Belfast Telegraph

Thursday 10 July 2014

Make a grand entrance

First impressions are crucial, so make sure you welcome guests into a calm hallway. Gabrielle Fagan reveals how to do it

Staircase from £15,000, Bisca
Staircase from £15,000, Bisca

You're not alone if you walk into your home and your spirits wilt as you're greeted by a jumble of coats, shoes and bags, as the hallway is generally the most neglected area in the home.

All too often it's an afterthought when it comes to decor, and yet the hall should be the star of the show because it presents the first impression of your style to visitors.

Here's the experts' advice on transforming a hallway.

Wonder walls

A hallway is usually such a small area in a home that you can let loose and try a bold pattern paper or a colour you might be too inhibited to use in a main living area.

Alternatively, add impact by removing carpet and painting an entire staircase, and stencil decorative or amusing words on each riser to bring instant character to the space. Be aware this will make stairs noisier though.

  • Bring a magical atmosphere to a hall with Goddess paper, where feminine faces nestle amongt a design of tree branches. £69 per roll, from the Spellbound wallpaper collection, Graham & Brown.
  •  Crown Paints has a variety of stunning shades that can be combined to revamp a dull hallway. Bang on trend are its Blue Mid and Yellow Mid from Crown Paints Matt & Silk range, £20.98 for 2.5 litres, from Homebase.
  •  Little Greene London's Wallpapers III collection starts from £49 a roll. Harlequin Folia wallpapers, from £39 a roll, also have interesting designs and extensive colour combinations.

Walk the floor

It's essential to have hard-wearing flooring in a hall — a high-traffic area. “Floor tiles come in such a wide range of colours, textures and finishes these days that they're becoming increasingly popular for halls,”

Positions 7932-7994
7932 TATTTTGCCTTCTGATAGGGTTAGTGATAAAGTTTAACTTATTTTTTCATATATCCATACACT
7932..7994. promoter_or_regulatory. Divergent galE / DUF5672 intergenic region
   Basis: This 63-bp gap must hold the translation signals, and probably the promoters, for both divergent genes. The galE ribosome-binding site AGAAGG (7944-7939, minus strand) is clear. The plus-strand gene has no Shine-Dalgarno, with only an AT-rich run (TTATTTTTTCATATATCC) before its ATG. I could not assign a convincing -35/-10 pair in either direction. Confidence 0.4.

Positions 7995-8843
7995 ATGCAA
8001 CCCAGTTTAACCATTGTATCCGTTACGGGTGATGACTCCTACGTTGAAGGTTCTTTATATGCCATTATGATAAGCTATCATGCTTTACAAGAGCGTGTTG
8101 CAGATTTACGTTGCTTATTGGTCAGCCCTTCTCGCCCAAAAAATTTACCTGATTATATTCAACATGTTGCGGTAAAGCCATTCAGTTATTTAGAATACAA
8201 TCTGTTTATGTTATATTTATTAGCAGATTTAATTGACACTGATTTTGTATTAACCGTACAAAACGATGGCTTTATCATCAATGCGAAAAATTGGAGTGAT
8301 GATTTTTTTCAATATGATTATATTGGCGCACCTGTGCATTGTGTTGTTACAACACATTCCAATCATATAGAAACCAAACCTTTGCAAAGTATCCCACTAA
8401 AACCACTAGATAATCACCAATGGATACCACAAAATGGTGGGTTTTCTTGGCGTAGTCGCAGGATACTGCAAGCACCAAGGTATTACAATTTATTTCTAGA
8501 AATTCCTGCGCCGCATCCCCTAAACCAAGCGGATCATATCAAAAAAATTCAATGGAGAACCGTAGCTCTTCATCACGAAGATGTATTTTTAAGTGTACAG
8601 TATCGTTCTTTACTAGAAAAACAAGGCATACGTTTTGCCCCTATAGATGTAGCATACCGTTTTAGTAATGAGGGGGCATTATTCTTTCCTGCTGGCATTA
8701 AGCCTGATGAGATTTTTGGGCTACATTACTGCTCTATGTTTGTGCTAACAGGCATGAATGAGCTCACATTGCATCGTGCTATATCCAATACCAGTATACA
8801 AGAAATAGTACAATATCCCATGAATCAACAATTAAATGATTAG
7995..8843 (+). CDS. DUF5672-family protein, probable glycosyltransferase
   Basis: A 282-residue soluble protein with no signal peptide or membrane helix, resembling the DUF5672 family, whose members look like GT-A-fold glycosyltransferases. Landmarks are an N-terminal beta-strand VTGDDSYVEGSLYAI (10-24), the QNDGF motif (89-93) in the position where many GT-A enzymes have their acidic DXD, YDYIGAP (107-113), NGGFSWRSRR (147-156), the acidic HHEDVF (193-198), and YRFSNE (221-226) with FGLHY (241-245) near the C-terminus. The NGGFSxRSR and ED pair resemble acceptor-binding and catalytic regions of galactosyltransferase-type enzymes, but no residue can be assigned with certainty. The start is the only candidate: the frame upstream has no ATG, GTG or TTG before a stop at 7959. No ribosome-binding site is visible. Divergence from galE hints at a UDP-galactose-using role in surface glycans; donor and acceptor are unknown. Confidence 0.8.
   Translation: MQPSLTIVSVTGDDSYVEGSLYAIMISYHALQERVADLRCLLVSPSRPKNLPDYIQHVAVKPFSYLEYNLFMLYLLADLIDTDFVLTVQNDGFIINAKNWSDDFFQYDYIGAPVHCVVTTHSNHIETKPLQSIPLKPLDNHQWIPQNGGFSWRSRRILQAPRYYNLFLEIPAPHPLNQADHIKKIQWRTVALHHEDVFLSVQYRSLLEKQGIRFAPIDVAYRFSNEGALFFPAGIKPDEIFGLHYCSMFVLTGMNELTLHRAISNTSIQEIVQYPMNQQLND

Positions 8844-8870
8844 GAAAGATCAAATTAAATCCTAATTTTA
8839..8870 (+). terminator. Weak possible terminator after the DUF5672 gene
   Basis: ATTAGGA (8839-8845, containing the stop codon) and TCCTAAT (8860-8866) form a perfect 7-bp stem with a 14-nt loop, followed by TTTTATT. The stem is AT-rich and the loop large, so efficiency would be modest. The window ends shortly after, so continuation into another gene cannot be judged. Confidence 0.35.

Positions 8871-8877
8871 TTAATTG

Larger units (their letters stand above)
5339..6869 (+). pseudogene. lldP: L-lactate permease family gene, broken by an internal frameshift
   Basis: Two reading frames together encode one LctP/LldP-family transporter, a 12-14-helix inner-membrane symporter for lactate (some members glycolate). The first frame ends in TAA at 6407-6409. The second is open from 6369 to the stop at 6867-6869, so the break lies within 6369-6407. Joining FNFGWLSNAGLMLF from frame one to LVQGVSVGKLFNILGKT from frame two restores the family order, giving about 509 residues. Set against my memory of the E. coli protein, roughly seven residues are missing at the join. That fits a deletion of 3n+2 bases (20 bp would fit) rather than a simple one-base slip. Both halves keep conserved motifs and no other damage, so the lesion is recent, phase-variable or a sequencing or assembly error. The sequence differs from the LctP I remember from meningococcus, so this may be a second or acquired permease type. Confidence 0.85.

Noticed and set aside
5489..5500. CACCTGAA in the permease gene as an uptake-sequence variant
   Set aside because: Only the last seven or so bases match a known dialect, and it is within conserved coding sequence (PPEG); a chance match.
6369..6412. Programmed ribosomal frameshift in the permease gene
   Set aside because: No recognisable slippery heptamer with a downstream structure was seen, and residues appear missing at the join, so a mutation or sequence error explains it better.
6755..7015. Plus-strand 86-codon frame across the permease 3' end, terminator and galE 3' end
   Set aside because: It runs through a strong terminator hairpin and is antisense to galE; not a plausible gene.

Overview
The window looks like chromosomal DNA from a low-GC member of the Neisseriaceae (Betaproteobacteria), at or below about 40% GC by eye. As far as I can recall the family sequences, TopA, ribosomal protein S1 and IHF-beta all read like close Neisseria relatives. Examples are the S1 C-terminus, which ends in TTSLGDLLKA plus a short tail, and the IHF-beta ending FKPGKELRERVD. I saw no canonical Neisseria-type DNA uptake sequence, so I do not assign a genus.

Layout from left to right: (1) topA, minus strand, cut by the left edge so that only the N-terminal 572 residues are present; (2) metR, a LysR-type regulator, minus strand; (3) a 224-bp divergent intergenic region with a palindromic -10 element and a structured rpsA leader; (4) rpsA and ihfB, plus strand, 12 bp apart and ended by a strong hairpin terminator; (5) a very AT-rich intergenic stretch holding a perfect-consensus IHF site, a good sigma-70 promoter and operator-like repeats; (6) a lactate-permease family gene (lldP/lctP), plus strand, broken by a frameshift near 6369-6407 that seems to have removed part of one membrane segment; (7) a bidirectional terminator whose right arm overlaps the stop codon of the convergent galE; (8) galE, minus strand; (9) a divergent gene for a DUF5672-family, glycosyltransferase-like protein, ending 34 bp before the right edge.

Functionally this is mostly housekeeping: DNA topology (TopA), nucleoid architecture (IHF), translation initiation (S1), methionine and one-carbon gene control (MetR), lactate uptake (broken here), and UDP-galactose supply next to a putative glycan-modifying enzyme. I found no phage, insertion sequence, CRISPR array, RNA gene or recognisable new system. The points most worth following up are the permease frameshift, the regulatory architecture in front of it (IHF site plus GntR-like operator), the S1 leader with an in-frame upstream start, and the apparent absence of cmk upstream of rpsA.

says Claire O'Brien, trend manager for British Ceramic Tile.

“Natural stone tiles are an ideal way to create a timeless, opulent-looking hall.

“Alternatively, choose a rustic-looking floor tile that can flow through the entire downstairs to achieve a sense of bringing the outdoors in. A muted, organic colour scheme with moulded borders and wood cladding will create a hallway full of warmth and character.” Tiles start from around £22 per square metre.

Carpet, provided it's high-quality and hard-wearing, is a good choice and can bring warmth and colour to a hall area, as well as minimising noise.

“Stripes are hugely popular in halls and work particularly well on stairs and for runners,” says Roger Oates, founder of the company of the same name, which specialises in floors and fabrics.

“Striped designs are timeless but have a contemporary edge in the colour combinations used — and can look stunning against old oak or even on stone staircases.

“For halls, a stair runner with underlay will soften the noise of feet resonating up and down stairs.”

  •  Roger Oates carpeting and stair runners start from £112 per linear metre.
  •  Mohawk Carpets has a SmartStrand Sheer Ecstasy carpet, £61 per square metre, which claims to offer inherent stain and soil resistance for a truly worry-free look.

Window dressing

Curtains can be unsuitable for windows in halls, which are often narrow passageways, and blinds may be a neater solution.